A: The DMV administrative hearing involved in SC DUI cases is a proceeding where a DMV hearing officer will hear evidence and make a determination whether under the Implied Consent law (and other applicable law) the arresting officer followed the law and whether the individual’s driving privilege should be suspended. There is no jury and no judge. There is no adjudication of guilt or innocence as to the DUI, only whether procedure was adequately followed. On the other hand, in a criminal trial, the subject is guilt or innocence on the criminal offense, the DUI. The State’s prosecutor has the burden of proving to a jury beyond a reasonable doubt that you operated a motor vehicle while your ability to drive was materially and appreciable impaired by drugs or alcohol.
A: Yes. The DMV hearing and criminal trial are entirely separate matters dealing at least partially with separate issues.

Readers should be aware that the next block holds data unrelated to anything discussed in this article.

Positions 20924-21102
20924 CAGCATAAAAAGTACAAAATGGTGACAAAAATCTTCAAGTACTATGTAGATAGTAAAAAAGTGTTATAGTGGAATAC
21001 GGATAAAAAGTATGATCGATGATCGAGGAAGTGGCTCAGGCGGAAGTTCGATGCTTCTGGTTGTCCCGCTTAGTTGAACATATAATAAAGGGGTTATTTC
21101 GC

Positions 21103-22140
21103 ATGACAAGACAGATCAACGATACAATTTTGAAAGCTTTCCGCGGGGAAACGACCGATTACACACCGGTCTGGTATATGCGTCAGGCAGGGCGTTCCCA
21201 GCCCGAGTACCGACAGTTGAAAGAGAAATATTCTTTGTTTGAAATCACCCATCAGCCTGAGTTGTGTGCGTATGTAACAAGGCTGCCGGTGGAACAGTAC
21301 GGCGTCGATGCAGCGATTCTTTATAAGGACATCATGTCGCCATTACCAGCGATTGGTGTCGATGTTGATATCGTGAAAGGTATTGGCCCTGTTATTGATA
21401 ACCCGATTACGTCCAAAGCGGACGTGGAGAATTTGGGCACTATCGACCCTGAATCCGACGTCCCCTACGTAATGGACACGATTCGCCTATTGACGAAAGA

A: Just because you submitted to the breathalyzer and it registered some BAC does not necessarily mean that you need to request an administrative hearing. Your driving privilege will only be revoked if you refused to take the test or if your breath alcohol concentration was .15 or greater. If neither of those conditions are true, your license will not be suspended, and you will have no need to request an administrative hearing.
A: Administrative hearings are requested by completing the back of the “blue form” (DMV Notice of Suspension) and sending $200.00 to the address listed on the form. We recommend sending this form by certified mail. You must also send a money order or certified funds. Personal checks or cash is not accepted. Given the importance of this hearing, we encourage you to hire a DUI lawyer as they will know how to best handle your DMV situation.
A: The DMV is unpredictable on scheduling, and times between request and hearing can vary depending on which county you were arrested. In York County, hearings are generally set within 45-60 days after your request is received. In the meantime, your Temporary Alcohol license (TAL), if you obtained one, is valid until the hearing no matter how long the delay lasts.